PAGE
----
Want to know where the current along the west coast of South America is the strongest? How about the prevailing winds off St. Helena in April? As we were planning our Atlantic crossing, one of the references we used was the set of pilot charts for the North and South Atlantic. The NGA (National Geospatial-Intelligence Agency) Pilot Charts depict, graphically, weather conditions, sea states, prevailing winds and currents and a host of other information for different times of the year for all the oceans of the world.
We owe their existence to a U.S. Navy officer, Matthew F. Maury, who was an expert in marine meteorology, astronomy, and bathymetry. He developed the first wind and current charts in 1847 by analyzing and compiling data from thousands of ships' logs. From these charts, most of the current sea routes were established, as well as which areas of the oceans should be avoided at different times of the year. His invaluable contributions to meteorology and oceanography gained him international recognition, and he was variously referred to as the “Pathfinder of the Seas”, the “Father of Oceanography” and the “Father of Modern Naval Meteorology”. Quite the guy!
The descendents of Maury's wind and current charts are the NGA Pilot Charts, and there are now five sets – one for each of the oceans. Each set has a separate chart for every month of the year. The charts are divided into 5 degree rectangles, and within each rectangle, it is easy to determine the prevailing wind speed and direction, and the likelihood of gales, storms and calms. Each chart also shows the ocean currents, both direction and strength, average sea and air temperatures, ice limits, barometric pressures, wave heights and visibility. A lot of information is packed into each chart, and every time I use them, I discover something new.
There are a few caveats to their use, however. First, they are not, of course, weather forecasts – only historical averages of weather in a given area. It is little consolation to know there was only a 5% chance of encountering a gale when we are sitting in the middle of one.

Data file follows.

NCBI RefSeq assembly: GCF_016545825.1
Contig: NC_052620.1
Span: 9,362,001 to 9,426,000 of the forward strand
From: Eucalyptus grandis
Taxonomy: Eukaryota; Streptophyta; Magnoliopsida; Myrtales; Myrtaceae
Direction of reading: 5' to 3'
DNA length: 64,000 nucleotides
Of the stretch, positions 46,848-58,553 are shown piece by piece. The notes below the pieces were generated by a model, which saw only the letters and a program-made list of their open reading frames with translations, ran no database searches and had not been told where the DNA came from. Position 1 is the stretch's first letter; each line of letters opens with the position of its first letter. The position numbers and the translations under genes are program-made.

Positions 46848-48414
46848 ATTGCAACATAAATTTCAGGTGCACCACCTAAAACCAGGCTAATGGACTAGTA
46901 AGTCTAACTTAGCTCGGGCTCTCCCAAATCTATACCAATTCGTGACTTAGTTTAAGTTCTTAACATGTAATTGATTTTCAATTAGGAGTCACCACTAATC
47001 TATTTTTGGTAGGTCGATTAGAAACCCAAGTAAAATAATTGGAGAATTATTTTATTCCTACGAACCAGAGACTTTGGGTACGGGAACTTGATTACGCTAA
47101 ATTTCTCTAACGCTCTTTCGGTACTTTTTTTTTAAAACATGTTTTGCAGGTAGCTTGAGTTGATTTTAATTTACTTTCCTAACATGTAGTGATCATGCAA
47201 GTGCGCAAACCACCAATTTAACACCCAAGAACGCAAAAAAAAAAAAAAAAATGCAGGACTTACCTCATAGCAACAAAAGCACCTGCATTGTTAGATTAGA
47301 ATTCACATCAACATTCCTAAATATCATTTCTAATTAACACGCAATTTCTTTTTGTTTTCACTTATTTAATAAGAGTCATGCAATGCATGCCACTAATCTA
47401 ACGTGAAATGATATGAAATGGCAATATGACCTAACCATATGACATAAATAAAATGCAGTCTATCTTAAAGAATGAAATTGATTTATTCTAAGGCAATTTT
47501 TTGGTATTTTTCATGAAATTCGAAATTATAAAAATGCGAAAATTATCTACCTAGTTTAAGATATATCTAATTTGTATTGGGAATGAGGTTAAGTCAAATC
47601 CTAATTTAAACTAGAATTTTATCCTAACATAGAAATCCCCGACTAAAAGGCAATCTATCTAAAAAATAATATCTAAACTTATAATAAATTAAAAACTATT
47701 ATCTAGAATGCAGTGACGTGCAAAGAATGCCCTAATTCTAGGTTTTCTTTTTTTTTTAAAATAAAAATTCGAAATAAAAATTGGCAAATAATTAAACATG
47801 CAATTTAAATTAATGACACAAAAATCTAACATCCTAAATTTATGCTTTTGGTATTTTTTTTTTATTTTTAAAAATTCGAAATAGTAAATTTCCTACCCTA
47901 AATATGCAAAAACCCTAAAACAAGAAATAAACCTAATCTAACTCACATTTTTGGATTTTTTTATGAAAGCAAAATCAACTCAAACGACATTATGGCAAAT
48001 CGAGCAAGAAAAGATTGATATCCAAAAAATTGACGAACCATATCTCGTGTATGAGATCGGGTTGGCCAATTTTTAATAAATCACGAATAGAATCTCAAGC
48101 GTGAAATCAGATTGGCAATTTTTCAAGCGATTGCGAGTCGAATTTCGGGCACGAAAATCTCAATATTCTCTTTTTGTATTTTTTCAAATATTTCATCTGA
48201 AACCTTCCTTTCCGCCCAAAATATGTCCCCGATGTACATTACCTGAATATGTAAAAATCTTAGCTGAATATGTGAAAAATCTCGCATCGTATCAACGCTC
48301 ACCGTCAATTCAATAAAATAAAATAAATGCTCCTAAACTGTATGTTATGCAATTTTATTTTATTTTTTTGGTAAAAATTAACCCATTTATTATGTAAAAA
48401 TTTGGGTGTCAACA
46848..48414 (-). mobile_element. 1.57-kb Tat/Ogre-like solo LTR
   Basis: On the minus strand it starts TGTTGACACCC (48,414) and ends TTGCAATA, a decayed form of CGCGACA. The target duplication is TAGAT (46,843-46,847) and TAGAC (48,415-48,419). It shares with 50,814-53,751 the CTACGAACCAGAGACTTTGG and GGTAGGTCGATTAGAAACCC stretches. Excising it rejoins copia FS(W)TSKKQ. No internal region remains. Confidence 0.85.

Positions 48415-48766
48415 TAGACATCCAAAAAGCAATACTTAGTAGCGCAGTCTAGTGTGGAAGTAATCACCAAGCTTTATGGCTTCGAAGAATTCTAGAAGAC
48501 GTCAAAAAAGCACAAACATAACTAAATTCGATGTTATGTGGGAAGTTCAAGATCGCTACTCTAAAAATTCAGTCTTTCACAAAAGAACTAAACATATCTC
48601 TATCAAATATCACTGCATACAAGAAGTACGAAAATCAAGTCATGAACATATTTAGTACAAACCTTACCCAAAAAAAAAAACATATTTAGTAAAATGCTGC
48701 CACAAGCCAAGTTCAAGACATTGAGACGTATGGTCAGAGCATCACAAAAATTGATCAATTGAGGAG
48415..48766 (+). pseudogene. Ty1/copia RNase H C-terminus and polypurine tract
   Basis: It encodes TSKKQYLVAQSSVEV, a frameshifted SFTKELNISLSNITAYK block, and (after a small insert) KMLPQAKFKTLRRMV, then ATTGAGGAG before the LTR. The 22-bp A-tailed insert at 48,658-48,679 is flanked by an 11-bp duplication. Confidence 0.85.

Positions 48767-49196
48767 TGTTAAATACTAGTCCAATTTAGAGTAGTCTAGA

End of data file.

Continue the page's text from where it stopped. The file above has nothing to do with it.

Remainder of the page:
The second caveat is a consequence of their very usefulness. For example, if mariners know a particular area is especially prone to hurricanes during the month of September, most vessels, especially any that cannot outrun a hurricane, will avoid that area at that time. Since the data regarding hurricanes is based on actual logs of vessels, and if very few vessels choose to sail through a hurricane, then the frequency and strength of these tropical storms will be underestimated.
The third caveat is that they are based on data collected over decades in the late 1800's and early 1900's. In my research, it's not clear whether data is still being collected and updated. If the earth is truly experiencing global weather changes, the data will become more inaccurate as time passes.
A final caveat is that many parts of the earth are affected by global cycles like the El Niño/La Niña years. Thus, a particular 5 degree rectangle of a pilot chart that indicates a 20% likelihood of a southerly wind may, in reality, be a 95% likelihood in an El Niño year and a 5% likelihood in other years.
Given all these caveats, we find that pilot charts are still very helpful, and they are one tool we use when planning long passages. We also check global weather forecasts to see whether the current year is an El Niño or La Niña year and what effect that will have on local weather. In addition, we research the predictions for tropical storms … will this be a good year or a bad one?
With all this planning, the conditions we encounter are still a crap shoot and depend on our luck as much as anything. Had we left Cape Town heading for Norfolk in the beginning of April as we had planned, we probably would have run into Tropical Storm Ana – the second earliest tropical storm to ever hit the east coast of the U.S.
Thus, the most important part of every passage may well be the hearty tot of rum we give Neptune on our departure.